I find it simultaneously amusing and disconcerting to hear experts tell us to look at the coin, not what is printed on the holder. This advice should be so obvious as not to need mention. Yet, the drive to compare available choices, to avoid making catastrophic mistakes, propels us into reading labels instead of looking at coins.
Years ago, at the coin shop, we did look. We may have chosen the fine over the very fine for good reasons, perhaps the fine quarter was fully struck, whereas the “better” coin was flat as a pancake. Seasoned collectors know that eye appeal is not the same as condition grade. How easily we forget.

How can we regain our composure and reduce our blood pressure? The answer starts with you.

You should consider what you want in a coin. This requires that you develop your eye. Go ahead and examine many coins. Ask yourself what a satisfying coin looks like. Perhaps you already have a nice specimen that represents what you are looking for. A nicely matched set of coins is pleasing to look at, and offers plenty of challenge resulting in a set to be proud of. The key is to base your decision on what you see in front of you, not on some grade level or the opinion of others.

When you really think about it, condition grading and market value are just tools to help you obtain what you want, and estimate how much you will have to pay to get it. Too often we worry about what others think. Having a clear idea of what you are looking for allows you to sidestep the absurd quest to find the “best.” Stop looking when you find a coin that fits your selection criteria. Not only will this prompt you to look at the coins, not the holders, but also it assures that you focus on getting exactly what you want.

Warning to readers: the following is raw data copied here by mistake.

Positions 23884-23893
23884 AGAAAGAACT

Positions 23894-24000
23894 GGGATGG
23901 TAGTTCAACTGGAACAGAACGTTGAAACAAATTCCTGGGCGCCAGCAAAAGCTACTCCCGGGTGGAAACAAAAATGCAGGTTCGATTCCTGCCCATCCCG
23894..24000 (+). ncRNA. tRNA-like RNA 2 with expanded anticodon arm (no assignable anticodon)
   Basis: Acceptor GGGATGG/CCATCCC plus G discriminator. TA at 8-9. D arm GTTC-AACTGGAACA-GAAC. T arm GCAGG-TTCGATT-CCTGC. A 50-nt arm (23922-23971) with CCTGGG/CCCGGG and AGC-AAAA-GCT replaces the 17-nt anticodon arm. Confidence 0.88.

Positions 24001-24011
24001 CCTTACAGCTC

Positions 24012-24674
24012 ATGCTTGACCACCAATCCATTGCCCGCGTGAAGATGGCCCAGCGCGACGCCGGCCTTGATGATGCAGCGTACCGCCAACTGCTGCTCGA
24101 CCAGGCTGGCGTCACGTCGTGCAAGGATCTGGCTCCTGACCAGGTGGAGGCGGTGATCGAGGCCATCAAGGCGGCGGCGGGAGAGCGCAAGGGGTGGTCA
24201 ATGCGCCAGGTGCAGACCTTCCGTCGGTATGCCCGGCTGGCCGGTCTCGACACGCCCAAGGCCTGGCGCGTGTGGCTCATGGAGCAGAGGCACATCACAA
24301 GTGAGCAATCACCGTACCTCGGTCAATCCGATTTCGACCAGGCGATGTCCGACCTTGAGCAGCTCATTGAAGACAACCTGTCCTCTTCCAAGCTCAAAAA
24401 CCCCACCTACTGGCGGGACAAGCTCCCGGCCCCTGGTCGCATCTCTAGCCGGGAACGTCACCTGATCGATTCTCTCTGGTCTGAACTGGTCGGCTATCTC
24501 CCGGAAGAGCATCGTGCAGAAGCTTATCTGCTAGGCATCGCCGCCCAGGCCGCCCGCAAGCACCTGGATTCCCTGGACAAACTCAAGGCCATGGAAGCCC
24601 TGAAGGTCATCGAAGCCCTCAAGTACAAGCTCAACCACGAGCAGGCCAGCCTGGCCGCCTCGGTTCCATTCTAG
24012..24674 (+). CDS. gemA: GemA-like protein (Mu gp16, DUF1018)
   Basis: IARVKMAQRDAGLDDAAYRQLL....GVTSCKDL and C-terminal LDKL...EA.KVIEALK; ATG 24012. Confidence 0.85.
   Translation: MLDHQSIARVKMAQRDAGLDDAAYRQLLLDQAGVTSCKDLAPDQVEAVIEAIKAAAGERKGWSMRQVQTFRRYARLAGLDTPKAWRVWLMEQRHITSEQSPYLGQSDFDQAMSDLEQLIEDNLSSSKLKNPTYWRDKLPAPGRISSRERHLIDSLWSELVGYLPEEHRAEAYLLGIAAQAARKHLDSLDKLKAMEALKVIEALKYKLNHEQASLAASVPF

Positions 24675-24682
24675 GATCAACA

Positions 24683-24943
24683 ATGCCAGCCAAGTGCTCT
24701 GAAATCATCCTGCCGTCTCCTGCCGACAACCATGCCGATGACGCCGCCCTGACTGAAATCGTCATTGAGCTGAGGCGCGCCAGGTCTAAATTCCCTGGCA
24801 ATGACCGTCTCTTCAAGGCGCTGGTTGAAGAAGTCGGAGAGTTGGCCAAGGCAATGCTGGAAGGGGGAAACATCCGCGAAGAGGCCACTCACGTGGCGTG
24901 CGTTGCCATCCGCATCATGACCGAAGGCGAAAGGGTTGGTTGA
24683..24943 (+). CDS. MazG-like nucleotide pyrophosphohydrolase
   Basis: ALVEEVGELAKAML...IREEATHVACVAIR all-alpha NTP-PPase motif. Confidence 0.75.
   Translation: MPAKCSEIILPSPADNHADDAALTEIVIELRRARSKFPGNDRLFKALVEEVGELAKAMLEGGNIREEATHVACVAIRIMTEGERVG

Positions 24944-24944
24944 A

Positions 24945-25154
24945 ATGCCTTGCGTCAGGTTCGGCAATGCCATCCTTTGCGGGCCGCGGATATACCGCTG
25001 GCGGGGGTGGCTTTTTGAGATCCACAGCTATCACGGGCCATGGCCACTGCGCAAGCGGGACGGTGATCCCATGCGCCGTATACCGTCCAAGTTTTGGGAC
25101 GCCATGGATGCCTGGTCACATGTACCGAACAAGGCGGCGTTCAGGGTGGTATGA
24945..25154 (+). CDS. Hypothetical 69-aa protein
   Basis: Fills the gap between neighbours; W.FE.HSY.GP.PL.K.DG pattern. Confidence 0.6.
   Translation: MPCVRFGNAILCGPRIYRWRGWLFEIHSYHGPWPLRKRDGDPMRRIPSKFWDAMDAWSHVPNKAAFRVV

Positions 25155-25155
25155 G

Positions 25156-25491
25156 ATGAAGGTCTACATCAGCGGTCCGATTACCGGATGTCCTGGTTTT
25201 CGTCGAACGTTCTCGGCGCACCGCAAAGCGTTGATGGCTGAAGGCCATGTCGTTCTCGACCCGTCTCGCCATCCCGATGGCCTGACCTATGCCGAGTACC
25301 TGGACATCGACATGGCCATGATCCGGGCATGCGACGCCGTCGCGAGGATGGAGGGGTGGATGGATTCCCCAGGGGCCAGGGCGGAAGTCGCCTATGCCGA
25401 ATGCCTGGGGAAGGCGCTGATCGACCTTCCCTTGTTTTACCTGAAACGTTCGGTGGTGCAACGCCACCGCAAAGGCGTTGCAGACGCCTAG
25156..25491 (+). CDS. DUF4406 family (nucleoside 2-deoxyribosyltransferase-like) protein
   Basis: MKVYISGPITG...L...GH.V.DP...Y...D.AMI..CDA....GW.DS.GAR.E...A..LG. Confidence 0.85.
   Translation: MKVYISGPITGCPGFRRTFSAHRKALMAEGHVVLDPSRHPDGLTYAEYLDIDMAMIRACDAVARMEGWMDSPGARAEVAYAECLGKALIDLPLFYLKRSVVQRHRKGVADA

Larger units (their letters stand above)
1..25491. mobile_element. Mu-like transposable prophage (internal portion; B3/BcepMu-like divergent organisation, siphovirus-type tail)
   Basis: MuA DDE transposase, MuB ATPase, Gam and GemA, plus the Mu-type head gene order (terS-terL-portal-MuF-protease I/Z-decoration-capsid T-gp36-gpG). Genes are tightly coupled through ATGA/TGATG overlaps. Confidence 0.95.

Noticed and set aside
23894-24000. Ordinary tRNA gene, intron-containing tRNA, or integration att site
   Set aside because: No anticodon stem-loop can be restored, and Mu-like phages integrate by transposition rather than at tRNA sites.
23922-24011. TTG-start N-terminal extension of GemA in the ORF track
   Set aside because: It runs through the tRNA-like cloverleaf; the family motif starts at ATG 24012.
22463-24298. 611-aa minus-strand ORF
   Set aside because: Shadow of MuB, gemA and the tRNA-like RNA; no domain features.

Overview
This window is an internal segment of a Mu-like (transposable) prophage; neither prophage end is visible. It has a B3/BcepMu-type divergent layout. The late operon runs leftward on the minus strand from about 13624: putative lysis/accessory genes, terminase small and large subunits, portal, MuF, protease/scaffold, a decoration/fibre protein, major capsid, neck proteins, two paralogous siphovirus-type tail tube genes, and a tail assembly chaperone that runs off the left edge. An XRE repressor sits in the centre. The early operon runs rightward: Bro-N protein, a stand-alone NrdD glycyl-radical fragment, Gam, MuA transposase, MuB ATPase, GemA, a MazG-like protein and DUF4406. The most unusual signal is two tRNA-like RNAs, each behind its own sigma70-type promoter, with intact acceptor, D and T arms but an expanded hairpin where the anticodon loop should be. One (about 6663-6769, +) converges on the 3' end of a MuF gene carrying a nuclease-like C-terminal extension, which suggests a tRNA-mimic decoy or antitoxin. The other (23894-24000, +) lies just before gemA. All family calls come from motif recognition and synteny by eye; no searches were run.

Life is too short to allow buyer’s remorse to intrude on your collecting. Limit your choices to a manageable level. Yes, patience is important, but do not become a maximizer at the expense of your enjoyment. Just be aware that the character of today’s numismatic marketplace promotes this unhealthy attitude. Coins have become commodities, and everyone is trying to make a buck. For the collector, buying coins should be fun, not strenuous. Choose what you like: I chose the watermelon jellybeans and never looked back!

This Viewpoint was written by Michael S. Shutty Jr. a hobbyist from Middlebrook, Va. Viewpoint is a forum for the expression of opinion on a variety of numismatic subjects. The opinions expressed here are not necessarily those of Numismatic News.
To have your opinion considered for Viewpoint, write to David C. Harper, Editor, Numismatic News, 700 E. State St., Iola, WI 54990. Send email to